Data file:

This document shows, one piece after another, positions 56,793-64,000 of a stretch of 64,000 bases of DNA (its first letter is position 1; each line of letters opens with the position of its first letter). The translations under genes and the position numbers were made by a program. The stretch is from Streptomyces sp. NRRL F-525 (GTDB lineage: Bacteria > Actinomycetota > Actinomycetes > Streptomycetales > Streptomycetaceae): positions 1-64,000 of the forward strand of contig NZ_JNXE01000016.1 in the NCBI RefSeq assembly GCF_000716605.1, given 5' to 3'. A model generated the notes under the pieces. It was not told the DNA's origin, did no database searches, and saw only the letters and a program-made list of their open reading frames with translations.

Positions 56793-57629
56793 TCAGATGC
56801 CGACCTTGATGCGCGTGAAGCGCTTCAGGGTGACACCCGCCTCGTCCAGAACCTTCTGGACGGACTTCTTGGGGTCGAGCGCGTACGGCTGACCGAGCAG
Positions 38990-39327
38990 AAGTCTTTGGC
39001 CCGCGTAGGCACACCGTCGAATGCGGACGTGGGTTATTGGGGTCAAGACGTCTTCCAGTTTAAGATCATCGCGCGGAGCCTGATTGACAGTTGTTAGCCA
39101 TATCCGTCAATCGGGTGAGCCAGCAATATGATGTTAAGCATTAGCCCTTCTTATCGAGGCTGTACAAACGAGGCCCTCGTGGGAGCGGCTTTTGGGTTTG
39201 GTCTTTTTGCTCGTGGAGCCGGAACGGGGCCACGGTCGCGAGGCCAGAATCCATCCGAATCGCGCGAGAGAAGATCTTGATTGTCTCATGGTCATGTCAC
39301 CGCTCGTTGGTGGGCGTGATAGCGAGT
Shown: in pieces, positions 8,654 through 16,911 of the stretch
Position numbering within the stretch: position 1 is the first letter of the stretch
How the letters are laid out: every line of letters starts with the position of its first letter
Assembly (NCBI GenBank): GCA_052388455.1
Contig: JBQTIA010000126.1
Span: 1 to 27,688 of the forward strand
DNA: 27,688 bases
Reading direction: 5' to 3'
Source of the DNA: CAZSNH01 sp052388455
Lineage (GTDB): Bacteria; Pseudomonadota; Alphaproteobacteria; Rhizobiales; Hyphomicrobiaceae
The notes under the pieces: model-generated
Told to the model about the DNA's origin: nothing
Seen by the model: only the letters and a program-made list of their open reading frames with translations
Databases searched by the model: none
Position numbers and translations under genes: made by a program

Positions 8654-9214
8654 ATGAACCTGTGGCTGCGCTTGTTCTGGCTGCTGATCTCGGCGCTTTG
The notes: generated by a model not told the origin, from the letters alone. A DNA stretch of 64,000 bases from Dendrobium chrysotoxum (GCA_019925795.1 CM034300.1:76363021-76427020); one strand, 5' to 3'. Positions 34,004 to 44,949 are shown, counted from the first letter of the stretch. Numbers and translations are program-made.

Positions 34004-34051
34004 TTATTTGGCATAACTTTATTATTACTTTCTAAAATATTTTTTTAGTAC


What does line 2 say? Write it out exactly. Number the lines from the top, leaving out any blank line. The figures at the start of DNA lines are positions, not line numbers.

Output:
Positions 56793-57629